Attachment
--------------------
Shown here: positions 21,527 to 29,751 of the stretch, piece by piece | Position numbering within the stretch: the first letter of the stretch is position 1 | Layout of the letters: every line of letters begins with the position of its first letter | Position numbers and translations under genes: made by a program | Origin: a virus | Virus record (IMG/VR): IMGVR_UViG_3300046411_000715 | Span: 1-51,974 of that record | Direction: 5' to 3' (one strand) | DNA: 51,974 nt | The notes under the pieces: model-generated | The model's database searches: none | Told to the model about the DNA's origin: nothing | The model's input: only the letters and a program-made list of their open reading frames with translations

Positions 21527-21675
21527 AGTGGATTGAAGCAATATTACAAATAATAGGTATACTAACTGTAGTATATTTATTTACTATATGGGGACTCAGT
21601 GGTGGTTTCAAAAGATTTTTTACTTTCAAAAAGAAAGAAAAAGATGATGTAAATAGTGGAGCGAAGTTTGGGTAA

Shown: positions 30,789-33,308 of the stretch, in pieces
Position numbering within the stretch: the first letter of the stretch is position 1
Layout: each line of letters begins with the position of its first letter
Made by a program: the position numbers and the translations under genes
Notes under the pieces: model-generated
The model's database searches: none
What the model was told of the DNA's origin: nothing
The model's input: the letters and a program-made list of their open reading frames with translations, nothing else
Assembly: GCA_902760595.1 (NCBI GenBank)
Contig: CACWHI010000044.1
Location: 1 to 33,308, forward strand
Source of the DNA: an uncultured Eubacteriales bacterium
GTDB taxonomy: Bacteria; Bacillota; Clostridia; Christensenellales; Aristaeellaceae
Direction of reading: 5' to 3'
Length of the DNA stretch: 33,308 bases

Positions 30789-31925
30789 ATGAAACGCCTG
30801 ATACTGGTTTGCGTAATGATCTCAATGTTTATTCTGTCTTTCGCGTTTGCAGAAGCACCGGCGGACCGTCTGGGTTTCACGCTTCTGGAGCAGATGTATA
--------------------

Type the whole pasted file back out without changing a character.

Shown here: positions 21,527 to 29,751 of the stretch, piece by piece | Position numbering within the stretch: the first letter of the stretch is position 1 | Layout of the letters: every line of letters begins with the position of its first letter | Position numbers and translations under genes: made by a program | Origin: a virus | Virus record (IMG/VR): IMGVR_UViG_3300046411_000715 | Span: 1-51,974 of that record | Direction: 5' to 3' (one strand) | DNA: 51,974 nt | The notes under the pieces: model-generated | The model's database searches: none | Told to the model about the DNA's origin: nothing | The model's input: only the letters and a program-made list of their open reading frames with translations

Positions 21527-21675
21527 AGTGGATTGAAGCAATATTACAAATAATAGGTATACTAACTGTAGTATATTTATTTACTATATGGGGACTCAGT
21601 GGTGGTTTCAAAAGATTTTTTACTTTCAAAAAGAAAGAAAAAGATGATGTAAATAGTGGAGCGAAGTTTGGGTAA

Shown: positions 30,789-33,308 of the stretch, in pieces
Position numbering within the stretch: the first letter of the stretch is position 1
Layout: each line of letters begins with the position of its first letter
Made by a program: the position numbers and the translations under genes
Notes under the pieces: model-generated
The model's database searches: none
What the model was told of the DNA's origin: nothing
The model's input: the letters and a program-made list of their open reading frames with translations, nothing else
Assembly: GCA_902760595.1 (NCBI GenBank)
Contig: CACWHI010000044.1
Location: 1 to 33,308, forward strand
Source of the DNA: an uncultured Eubacteriales bacterium
GTDB taxonomy: Bacteria; Bacillota; Clostridia; Christensenellales; Aristaeellaceae
Direction of reading: 5' to 3'
Length of the DNA stretch: 33,308 bases

Positions 30789-31925
30789 ATGAAACGCCTG
30801 ATACTGGTTTGCGTAATGATCTCAATGTTTATTCTGTCTTTCGCGTTTGCAGAAGCACCGGCGGACCGTCTGGGTTTCACGCTTCTGGAGCAGATGTATA